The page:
Through Shade and Shadow felt very much like setting the stage – that is, establishing the characters and building parts of the fantasy world before the protagonists become engaged in the main conflict.  But as stage setting goes, this book did pretty well as the action was fast, although it was not always as immersive as I might have liked.

The violence in Through Shade and Shadow was the result of bigotry and intolerance, after a mass murderer was identified as a Shade.  Shades were previously considered a mythical species with supernatural healing capabilities, so the hatred that erupted was from a fear of those who are different.  To reinforce that idea, the author had the persecution extend well beyond the Shades and the other fantasy species (Shadows, Shifters, Sages) to many other groups and organizations.  Over the course of the story, blacks, immigrants, synagogues, gays, Planned Parenthood, and others were attacked, often with horrific results.  While the use of these examples brings to mind real world events, the breadth of the persecution seemed generally unrealistic.  Even the story’s references to extreme religious close-mindedness, hatemongering on the political front, and violent military stereotypes did little to make these events seem more than a listing of historical intolerance.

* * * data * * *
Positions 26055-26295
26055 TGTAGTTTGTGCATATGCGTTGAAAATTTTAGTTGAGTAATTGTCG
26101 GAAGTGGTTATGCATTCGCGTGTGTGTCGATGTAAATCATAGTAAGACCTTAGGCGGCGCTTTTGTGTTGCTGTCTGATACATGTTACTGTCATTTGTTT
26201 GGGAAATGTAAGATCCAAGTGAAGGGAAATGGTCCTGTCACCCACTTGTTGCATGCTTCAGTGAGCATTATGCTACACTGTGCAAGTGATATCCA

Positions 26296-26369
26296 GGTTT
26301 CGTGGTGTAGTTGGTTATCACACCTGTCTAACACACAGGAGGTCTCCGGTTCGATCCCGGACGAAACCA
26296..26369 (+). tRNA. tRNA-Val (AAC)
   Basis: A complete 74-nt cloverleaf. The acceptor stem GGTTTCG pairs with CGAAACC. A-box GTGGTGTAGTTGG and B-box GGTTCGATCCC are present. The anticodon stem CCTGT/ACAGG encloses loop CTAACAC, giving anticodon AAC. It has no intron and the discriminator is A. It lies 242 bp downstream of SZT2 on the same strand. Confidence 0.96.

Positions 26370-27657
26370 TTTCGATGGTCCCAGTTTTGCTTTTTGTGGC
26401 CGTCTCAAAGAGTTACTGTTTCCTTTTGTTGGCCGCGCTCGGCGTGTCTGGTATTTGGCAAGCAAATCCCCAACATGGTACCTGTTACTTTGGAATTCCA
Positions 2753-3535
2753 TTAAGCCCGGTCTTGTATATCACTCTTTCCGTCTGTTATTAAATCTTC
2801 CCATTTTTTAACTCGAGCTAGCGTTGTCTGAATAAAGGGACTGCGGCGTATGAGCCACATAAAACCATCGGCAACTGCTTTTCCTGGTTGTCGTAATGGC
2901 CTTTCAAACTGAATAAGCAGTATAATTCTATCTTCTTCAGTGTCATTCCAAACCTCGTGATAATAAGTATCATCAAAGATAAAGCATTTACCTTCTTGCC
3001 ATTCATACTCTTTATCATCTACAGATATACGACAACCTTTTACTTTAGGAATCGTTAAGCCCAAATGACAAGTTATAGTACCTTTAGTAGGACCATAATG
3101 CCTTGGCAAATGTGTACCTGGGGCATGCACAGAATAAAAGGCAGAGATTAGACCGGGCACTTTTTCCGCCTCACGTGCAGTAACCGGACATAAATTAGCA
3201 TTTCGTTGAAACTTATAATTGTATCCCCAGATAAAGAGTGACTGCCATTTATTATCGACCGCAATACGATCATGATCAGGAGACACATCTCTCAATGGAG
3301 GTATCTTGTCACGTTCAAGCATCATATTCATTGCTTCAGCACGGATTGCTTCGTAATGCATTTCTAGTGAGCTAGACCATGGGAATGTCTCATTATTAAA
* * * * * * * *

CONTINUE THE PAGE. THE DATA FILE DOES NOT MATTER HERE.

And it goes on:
The book spends some considerable time developing the lifestyle and gifts of the two primary characters, Mason Jerah, a Shade, and Alaric Lambrecht, who is a Shadow.  Both are being thrust into roles much greater than anything they had experienced before and it is easy to feel their growing pains.  Beyond these two individuals, the author expounds on a variety of other fantasy species and their gifts – the ability to feel another’s emotions, to see another’s thoughts, to plant thoughts, to create false appearances, to control fire, to control light, and so on.  While variety may generally add interest to a story, when so many supernatural capabilities are available in a fantasy world, creating obstacles becomes a matter of explaining why a gift doesn’t work and eliminating problems just takes the right gift at the right time.  The creation of tension and its resolution starts to feel artificial, subject completely to the stage of the story.

So, while the plight described in Through Shade and Shadow will, unfortunately, bring to mind many real-world events, the breadth of the persecution and the lack of boundaries on supernatural gifts tends to render the story somewhat strained.

Friday, May 5, 2017

Will Nanobots Make Me Funnier?

A couple of months ago, I was reading predictions from the noted Google futurist, Ray Kurzweil.  Among them was the prediction that nanobots would make people funnier.  No, they’re not going to help you channel George Carlin or Richard Pryor.  They’re going to connect you to the Internet.